• About the rest or your comments, let me parse your remark to analyze it piece by piece:
  • As for your comment, you insisted
To insist indicates persistance. This is the only remark about this topic I have written.
  • that one must differentiate between "objective observers" and "a descendant of Jewish refugees" who you believe must be ""sympathetic" with Jewish causes".
For someone to have a bias, there has to be a reason. In your case, your strong bias and POV-pushing could have originated from the only fact that you are a Jew. This fellow is at odds with reputable international organizations, to claim that he is biased there has to be a motive. In this case the motive is that he is a direct descendant of Jewish refugees. And feels sympathetic for the Israeli cause. Somebody who does not have that background or any other reason pro- or against the issue, any type of agenda does not have a reason not to be objective.
  • Since essentially all Jews are "descendants of Jewish refugees", by definition
I never gave a definition.
  • you are saying none of them are objective, and that they must be "differentiated"
Incorrect. See above.
  • Since essentially all Jews are "descendants of Jewish refugees", by definition you are saying none of them are objective, and that they must be "differentiated". That is disturbingly close to anti-Semitism.dant of Jewish refuges and is not biased
Nice original research on your part. But... again, incorrect. "I fell because there was a stone" doesn't imply that I will fall every time a stone is present.
  • That is disturbingly close to anti-Semitism.
It would be indeed, not disturbingly (unless you have a very lenient concept of "disturbingly") if I had said such thing. --Vizcarra 11:33, 30 October 2005 (UTC)
Do you find that any more disturbing than the fact that your first edits on this article (on the 27th) were to revert me? Does this obvious hypocrisy embarass you? Another reason you're dismissed. Jayjg (talk) 05:32, 30 October 2005 (UTC)
Missfire, Jay. You are a hypocritical ass because you criticize other people for recruiting reverters just as you have recruited SlimVirgin on at least two occasions. I criticize you for this, and correctly so, as I'm sure any objective observor would agree. I also monitor your edits because I consider you, with good reason, to be a POV-pusher. You seem to monitor what other editors do for similar reasons, but I have never criticized you for this: it is a valid thing for someone to do in order to combat POV in Wikipedia. You are demonstrably a hypocrit, but your accusation that I am a hypocrit falls short. Sorry. Marsden 05:45, 30 October 2005 (UTC)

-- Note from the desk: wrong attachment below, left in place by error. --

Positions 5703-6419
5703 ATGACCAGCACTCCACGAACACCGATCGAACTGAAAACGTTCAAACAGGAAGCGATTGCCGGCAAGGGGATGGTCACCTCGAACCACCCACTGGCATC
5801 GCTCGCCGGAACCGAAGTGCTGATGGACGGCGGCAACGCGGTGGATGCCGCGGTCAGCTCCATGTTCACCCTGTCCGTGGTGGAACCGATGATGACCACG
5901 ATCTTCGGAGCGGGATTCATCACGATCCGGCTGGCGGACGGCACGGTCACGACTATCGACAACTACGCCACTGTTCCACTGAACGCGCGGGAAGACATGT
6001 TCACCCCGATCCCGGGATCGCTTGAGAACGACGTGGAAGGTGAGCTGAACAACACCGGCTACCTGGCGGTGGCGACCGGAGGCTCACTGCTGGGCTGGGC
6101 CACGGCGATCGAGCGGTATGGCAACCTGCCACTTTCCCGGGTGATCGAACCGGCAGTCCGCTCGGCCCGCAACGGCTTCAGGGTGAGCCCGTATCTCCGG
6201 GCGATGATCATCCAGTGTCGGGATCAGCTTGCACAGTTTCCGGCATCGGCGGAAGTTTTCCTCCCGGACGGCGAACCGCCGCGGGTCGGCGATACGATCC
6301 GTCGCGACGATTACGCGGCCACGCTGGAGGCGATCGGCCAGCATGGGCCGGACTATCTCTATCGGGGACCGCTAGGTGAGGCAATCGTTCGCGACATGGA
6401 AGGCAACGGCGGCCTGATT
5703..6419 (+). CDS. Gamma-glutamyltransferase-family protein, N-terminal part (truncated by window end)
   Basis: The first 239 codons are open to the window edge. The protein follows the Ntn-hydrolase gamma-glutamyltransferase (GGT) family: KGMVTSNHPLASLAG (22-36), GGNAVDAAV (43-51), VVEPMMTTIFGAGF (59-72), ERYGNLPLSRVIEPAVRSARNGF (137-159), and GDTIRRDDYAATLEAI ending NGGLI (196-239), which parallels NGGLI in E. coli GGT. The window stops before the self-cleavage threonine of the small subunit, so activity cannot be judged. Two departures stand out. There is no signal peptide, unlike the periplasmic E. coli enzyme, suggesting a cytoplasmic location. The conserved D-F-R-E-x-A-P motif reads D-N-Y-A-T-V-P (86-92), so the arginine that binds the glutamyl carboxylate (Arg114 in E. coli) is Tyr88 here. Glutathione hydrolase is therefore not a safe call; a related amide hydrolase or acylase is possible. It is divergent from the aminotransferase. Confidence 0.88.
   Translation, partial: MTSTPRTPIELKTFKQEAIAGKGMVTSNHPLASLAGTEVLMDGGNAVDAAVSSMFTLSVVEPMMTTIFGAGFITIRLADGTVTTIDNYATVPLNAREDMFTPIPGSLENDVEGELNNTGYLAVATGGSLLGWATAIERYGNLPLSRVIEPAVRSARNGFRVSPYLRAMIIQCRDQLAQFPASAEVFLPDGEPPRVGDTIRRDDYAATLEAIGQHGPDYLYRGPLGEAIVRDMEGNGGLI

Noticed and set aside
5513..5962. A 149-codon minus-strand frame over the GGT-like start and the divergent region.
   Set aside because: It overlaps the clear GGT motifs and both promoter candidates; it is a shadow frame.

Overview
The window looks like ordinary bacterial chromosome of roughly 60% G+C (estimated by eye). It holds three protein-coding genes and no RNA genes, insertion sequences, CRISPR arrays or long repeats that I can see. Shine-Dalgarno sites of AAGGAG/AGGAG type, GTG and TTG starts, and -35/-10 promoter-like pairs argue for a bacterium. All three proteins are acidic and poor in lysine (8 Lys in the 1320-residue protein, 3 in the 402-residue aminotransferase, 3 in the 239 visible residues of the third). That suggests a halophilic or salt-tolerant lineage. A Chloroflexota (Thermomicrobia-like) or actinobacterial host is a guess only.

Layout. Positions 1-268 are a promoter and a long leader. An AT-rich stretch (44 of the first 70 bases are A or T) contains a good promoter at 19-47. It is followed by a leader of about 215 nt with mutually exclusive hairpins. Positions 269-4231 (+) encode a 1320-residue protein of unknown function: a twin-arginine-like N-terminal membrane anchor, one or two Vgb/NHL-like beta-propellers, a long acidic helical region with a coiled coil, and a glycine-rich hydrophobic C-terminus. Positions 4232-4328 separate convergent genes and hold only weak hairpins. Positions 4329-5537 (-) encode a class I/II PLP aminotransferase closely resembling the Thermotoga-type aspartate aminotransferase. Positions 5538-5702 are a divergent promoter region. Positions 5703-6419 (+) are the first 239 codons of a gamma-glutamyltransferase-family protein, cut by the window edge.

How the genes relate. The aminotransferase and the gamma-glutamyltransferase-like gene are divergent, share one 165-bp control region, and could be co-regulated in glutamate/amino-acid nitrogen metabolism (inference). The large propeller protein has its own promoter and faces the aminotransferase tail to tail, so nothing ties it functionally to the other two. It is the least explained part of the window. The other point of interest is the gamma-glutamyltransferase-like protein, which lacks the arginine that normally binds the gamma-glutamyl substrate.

Other people monitor my edits as well, and they don't like seeing POV pushers revert me by inserting unsourced well-poisoning POV pushing. Your personal attacks have again made this page impossible; I will not be responding to you again until you apologize and promise to desist. Jayjg (talk) 05:48, 30 October 2005 (UTC)
That'll admittedly be my loss: all of my interactions with you leave me feeling much better about the sort of person I am. Or maybe, more precisely, about the sort of person that I am not. Marsden 05:57, 30 October 2005 (UTC)
Marsden, no one "recruited" me. I have this on my watchlist and saw you reverting, so I came to see what your latest effort to cause trouble was. I see you're turning this into another toxic talk page. SlimVirgin (talk) 05:58, 30 October 2005 (UTC)
Right ... Can you remind me of how the toxicity at the Israeli-occupied territories article was resolved? Was it that finally it became clear to you and Jayjg that you didn't have the numbers successfully to promote your POV title preference? When you and Jay finally stopped pushing your agenda there, most of the remaining people -- including MPerel, who originally tended to favor your position -- were fairly pleased with the article's progress. So whose fault is it that talk pages become toxic? And how productive is it for you to have made such an accusation here? You tried, at the other talk page, to remove the rancor from the discussion -- why not go one step further here and refrain from contributing to it in the first place? Marsden 06:11, 30 October 2005 (UTC)
It started to get resolved when your back-up Saxet briefly stopped posting. I then withdrew because the page had become too toxic. You're right that toxicity disappears when the opposition withdraws and you get your own way, but that's no way to approach Wikipedia. You could (presumably) be just as forceful without resorting to personal smears, and yet that's always your first port of call. You mention MPerel, but my memory is that she withdrew too. SlimVirgin (talk) 06:15, 30 October 2005 (UTC)